I kicked off my shoes and tip-toed into the house after my best friend. Molly put a finger to her lips, but I was already silent. I could see her point, because the noise level had increased the moment the front door opened.
Molly reached back to grab my hand, pulling me up to her room. Once safely inside, we collapsed on the floor, dissolving in laughter. “Do I want to know?” I asked, between gasps.
She shook her head, trying to sit up and breathe. “Probably not.”
“Which club is it this time?”
“Don’t know. Mom hosts so many, it’s pointless to track.”
The giggling started again.
“What’d you wanna do today?”
“You followed me home, Jade.” She tossed a furry pillow in my direction. “You were really distracted. Is everything alright?” She was suddenly sober, her cheerful expression melting away.
“Yeah.” I felt my happy mask slip as she took up a position beside me near the bed, offering me the pillow again. “What?”
“It makes me feel better when Mom’s going ballistic downstairs.” She rolled her eyes. “Try it.”
I did. It was soft and fuzzy.
“Want some juice?”
“Caffeine’s bad for you.”
“What are you, my mother?”
She took the pillow away.
“Juice or flavored water?”
“Soda without caffeine?” I ventured.
“Hot or cold?”
“Who drinks hot-”
She started for the door, waiting. “Come on, come get it yourself.”
I made a face, but followed her downstairs and closer to the shrieks and yells we’d heard before. “Seriously, what are they doing in there?” I stood at the kitchen counter while she rummaged through the fridge.
Molly wrinkled her nose, listening carefully. “Scrapbooking.”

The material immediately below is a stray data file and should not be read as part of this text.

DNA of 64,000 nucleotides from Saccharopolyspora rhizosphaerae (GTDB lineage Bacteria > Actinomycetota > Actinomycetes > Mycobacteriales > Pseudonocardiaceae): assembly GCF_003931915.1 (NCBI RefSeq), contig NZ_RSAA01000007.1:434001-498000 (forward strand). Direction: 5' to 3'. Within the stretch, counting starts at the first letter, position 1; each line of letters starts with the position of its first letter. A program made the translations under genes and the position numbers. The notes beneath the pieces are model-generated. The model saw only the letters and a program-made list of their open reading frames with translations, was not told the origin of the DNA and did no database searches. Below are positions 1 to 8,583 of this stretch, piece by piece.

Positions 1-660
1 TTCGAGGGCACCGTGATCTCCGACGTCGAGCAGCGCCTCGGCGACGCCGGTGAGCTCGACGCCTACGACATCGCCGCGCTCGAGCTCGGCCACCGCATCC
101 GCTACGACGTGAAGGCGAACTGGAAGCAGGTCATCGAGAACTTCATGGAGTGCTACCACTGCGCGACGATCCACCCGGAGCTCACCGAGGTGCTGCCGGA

I perked a brow. “Scrapbooking?”
“Yeah, you know. Where you make those special books-”
“Fancy paper and stamps?”
She shrugged. “Don’t know about the stamps, but there’s tons of paper going around in there. I think they’re having a party.”
We exchanged a glance. Molly reached in the freezer and retrieved two popsicles. “Eat this. It’s sweet enough.”
One particularly loud squeal made us both jump and I nearly choked on the treat. Molly thumped me on the back, then leaned forward to yell. “Is everything okay?”
“Just fine, sweetie.” Her mother assured her from the doorway, a sheepish expression on her face. “It’s just that Angie had the most adorable BOM and Julie’s favorite paper was all blocked up and-”
“Have you seen my color wheel?” A redheaded woman with a cheery smile appeared around the corner. “The one where the colors aren’t analogous—with the bead ring.”
“As her about the fibers, Angie!” A shout came from the room. “And I can’t find my brads and this cardstock is bent!”
“Smooth it out with the press and then CASE it.” Both women chorused. They shared a smile, turning back to the chaos of the room.
Molly hooked her arm through mine, pulling me upstairs again. “You’re spacing again.”
“What language was what?”
“Scrap talk.” She winked. “At least, that’s what I call it. A BOM is a book of me, blocked up paper is stuff that stuck together—and if it’s Mrs. Julie Hemmian, it stuck the wrong way. Fibers are fancy threads and CASE means to copy and steal everything.”
“What’s a brad? Like Brad Pitt?”
“It’s a paper fastener!”
“Sounds like Greek to me.”
“Excuse me?” Her hands were on her hips.
“I didn’t say anything.”
“Then pardon my French.” She smirked. “Feeling better now?” She dug under her bed for a plastic container, sitting on the floor to retrieve it.
She grinned, opening the container and taking out the little details that added up into one simple, happy picture for me. Colored construction paper, stickers and paper lace. I flopped onto the floor beside her, reaching for the materials.
“Your mom in the hospital again?”
I almost crumpled the strip of stickers. I thumbed through the papers instead. “Yeah.”
“Aren’t you going to see her?”
“Dad already went.”
“Did they call it an accident again?”
“Yeah.” I tried to keep my voice light. “But you don’t have those kinds of accidents with kitchen knives.”
“I’m sorry.” She whispered.
“Not your fault.”
Molly bit her lip, then dug inside the container and handed over a pretty picture, torn from a magazine. “Here. CASE that.”
It was the perfect distraction. I took it.
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